Up until recently, body armor was primarily used only by the military, law enforcement and some types of hunters due to its high cost and low comfort level. High tech materials and modern manufacturing processes have brought the cost down far enough that bulletproof vests can now be used by as protection by a broad range of citizens including residents of high crime areas, convenience store clerks, taxi drivers, EMS workers, judges, attorneys, teachers or anybody else that might encounter gunfire. There are many types of body armor that can prevent or minimize injury from gunfire, but having the wrong armor could make a bad situation even worse. That’s so it’s important to understand ballistic threat levels and to purchase the right type of body armor for your particular needs.
What Are Ballistic Threat Levels?
The National Institute of Justice (NIJ) has been setting voluntary standards for body armor since 1972 and administers a program that tests available vests to see if they meet the standards claimed by manufacturers. NIJ ballistic threat levels are based on their ability to stop specified rounds at specific speeds. Vests are usually only tested for one impact, so it’s wise to choose a higher level of protection if a large amount of gunfire is anticipated. That said, it’s also important to consider comfort, concealability, heat buildup and budget when choosing body armor. There are the NIJ ballistic threat levels for body armor protection:
- Level IIA is usually soft body armor made with fibers such as Kevlar, Goldflex, Dyneema and Spectra. It is designed to stop a .9mm full metal jacket (FMJ) round at 1165 feet per second (f/s) and a .40 at 1065 f/s. These are the most comfortable and easiest to conceal vests, but they offer little protection.
- Level II is a step up that offers protection for a .9mm FMJ at 1245 f/s and a .357 Magnum Jacketed Soft Point (JSP) at 1,430 f/s. It’s still light, flexible and easy to conceal, but it provides much more protection against the kinetic energy of a round and is more likely to hold up against multiple rounds. That’s why most easily concealable vests sold are Level II.
- Level IIIA vests are designed to stop a .357 Sig FMJ Flat Nose (FN) travelling at 1,470 f/s or a .44 Magnum Semi Jacketed Hollow Point (SJHP) at 1,430 f/s. It’s usually soft armor, but can sometimes have ballistic shields or hard armor plates or are designed to include the ability to add additional armor.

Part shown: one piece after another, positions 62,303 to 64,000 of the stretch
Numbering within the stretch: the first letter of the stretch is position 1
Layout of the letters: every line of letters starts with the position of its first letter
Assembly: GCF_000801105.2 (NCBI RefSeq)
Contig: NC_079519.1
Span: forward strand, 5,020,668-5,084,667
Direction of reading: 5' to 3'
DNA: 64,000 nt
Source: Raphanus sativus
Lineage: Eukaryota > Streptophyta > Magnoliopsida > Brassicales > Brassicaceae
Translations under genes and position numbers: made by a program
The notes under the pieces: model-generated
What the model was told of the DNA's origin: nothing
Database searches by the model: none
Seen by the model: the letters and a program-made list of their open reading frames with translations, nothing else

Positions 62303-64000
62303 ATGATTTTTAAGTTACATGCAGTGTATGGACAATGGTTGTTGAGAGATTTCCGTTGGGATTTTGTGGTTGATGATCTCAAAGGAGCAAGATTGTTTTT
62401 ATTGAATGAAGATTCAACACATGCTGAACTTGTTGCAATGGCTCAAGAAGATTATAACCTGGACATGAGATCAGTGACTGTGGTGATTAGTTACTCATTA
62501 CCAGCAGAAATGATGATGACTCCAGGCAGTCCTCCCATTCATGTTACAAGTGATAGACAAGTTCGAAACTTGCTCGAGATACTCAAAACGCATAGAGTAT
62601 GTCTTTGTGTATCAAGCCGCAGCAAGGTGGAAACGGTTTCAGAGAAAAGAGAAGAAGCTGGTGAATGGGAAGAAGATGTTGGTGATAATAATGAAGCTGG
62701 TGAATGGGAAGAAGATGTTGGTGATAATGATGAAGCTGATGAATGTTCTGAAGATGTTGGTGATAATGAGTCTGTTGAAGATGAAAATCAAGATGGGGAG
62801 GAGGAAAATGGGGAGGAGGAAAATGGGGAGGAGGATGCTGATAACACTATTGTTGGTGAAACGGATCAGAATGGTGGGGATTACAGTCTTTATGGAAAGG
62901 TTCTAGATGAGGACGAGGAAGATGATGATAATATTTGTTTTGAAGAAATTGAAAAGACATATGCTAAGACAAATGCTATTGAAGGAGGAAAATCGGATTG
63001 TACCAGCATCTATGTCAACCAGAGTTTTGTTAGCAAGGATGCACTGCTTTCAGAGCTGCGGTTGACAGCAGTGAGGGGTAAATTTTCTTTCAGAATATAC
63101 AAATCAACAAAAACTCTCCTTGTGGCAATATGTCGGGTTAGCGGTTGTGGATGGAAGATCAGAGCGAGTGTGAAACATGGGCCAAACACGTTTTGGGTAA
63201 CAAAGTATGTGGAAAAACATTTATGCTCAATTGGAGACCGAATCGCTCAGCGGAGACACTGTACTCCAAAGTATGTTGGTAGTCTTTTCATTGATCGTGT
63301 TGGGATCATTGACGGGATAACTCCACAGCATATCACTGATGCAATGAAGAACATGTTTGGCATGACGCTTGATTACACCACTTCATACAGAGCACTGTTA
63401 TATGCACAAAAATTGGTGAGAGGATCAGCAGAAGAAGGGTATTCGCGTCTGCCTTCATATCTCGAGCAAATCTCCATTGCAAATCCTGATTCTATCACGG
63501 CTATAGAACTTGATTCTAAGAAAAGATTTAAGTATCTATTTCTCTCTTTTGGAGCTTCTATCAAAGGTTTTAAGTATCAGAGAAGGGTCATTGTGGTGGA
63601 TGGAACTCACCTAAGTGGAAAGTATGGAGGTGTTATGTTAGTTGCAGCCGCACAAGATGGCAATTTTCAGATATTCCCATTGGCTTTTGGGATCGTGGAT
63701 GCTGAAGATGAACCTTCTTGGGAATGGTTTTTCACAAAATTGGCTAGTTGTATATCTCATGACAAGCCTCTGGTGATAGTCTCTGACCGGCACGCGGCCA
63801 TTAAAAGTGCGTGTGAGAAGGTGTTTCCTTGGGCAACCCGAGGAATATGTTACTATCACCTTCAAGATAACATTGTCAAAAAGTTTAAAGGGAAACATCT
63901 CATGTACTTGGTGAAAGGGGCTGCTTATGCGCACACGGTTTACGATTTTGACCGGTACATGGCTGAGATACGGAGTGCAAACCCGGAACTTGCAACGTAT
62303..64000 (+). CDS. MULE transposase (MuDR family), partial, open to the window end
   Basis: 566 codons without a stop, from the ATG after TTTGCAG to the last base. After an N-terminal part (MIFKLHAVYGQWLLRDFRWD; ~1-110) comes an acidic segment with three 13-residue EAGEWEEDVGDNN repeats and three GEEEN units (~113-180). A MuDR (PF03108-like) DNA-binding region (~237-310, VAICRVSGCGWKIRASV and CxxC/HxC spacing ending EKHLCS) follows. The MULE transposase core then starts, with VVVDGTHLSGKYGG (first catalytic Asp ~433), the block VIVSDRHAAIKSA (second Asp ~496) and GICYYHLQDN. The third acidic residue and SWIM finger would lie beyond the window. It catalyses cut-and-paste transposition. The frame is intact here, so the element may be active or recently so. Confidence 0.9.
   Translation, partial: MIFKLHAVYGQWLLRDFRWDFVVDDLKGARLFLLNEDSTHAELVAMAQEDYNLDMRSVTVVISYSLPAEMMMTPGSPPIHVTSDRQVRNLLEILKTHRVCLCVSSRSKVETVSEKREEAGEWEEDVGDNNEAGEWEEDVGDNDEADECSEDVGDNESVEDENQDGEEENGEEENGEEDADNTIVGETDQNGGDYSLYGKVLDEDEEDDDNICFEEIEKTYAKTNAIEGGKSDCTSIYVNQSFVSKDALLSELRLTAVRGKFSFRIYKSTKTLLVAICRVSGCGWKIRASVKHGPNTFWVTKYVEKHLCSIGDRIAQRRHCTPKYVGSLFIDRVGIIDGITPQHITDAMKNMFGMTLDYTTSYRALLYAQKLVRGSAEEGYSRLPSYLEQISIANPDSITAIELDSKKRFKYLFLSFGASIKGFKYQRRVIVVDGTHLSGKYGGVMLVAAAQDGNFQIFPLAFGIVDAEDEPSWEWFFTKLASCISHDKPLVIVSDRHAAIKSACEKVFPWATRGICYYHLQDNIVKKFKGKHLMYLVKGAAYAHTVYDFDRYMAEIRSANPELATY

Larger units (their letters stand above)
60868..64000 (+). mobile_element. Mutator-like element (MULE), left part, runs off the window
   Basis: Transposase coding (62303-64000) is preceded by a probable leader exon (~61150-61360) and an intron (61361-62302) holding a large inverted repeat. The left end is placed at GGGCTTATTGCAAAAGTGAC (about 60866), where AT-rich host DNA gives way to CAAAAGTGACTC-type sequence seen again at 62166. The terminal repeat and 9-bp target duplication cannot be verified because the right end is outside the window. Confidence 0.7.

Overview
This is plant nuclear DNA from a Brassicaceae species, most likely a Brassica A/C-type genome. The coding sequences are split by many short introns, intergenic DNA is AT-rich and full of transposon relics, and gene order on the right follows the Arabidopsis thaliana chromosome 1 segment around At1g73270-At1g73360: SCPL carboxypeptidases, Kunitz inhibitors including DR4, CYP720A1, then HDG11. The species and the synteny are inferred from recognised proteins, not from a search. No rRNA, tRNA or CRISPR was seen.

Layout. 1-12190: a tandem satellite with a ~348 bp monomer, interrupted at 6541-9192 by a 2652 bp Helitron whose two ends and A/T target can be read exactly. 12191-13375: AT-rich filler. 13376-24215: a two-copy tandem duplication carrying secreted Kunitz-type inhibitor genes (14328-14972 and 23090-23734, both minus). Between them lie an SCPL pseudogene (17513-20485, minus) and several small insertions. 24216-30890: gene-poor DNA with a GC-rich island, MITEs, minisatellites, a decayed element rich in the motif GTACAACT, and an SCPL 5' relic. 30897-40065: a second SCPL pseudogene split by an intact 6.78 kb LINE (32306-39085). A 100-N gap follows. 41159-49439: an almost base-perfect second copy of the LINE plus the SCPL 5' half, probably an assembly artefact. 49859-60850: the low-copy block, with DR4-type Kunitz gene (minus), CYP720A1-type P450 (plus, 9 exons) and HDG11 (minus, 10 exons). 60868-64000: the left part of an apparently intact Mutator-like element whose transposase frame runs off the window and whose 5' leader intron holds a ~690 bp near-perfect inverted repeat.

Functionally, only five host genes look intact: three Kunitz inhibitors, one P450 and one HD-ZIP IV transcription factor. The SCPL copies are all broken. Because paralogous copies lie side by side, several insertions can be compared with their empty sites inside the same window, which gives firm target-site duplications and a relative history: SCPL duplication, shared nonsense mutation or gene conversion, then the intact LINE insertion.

- Level III is the first level that always contains body armor plates that are sometimes called hard armor plates or rifle plates. This is gear that is designed to protect against 6 spaced hits from an M80 at 2780 f/s, which is about the same as the .308 Winchester commonly used for hunting. The least expensive vest options are made of steel and weigh about eight to ten pounds, whereas more expensive products made with Polyethylene or ceramic weigh only three pounds. Some Level III vests offer the ability to add additional plates if needed.
- Level IV offers the highest level of protection, designed to withstand the force of one hit from an armor piercing rifle. It’s important to remember that due to the way NIJ tests, it might not be better protection than Level III for multiple shots.
Other Things To Consider When Purchasing Body Armor
It’s always important to consider whether the body armor you’re considering is “stand-alone” or requires additional plates to meet it’s advertised threat level. Once you’ve determined the appropriate threat level, you’ll need to make a choice that takes cost, comfort, concealment and protection into account. For example, if you will be wearing the vest for ten hours a day, comfort might be the most important consideration. If you are wearing it only wearing it every once in a while, protection and cost might be more important than comfort. The biggest mistake people tend to make is to buy armor that’s too heavy for them, slowing them down and putting them at greater risk. That’s why it’s so important to choose the right body armor for your intended use.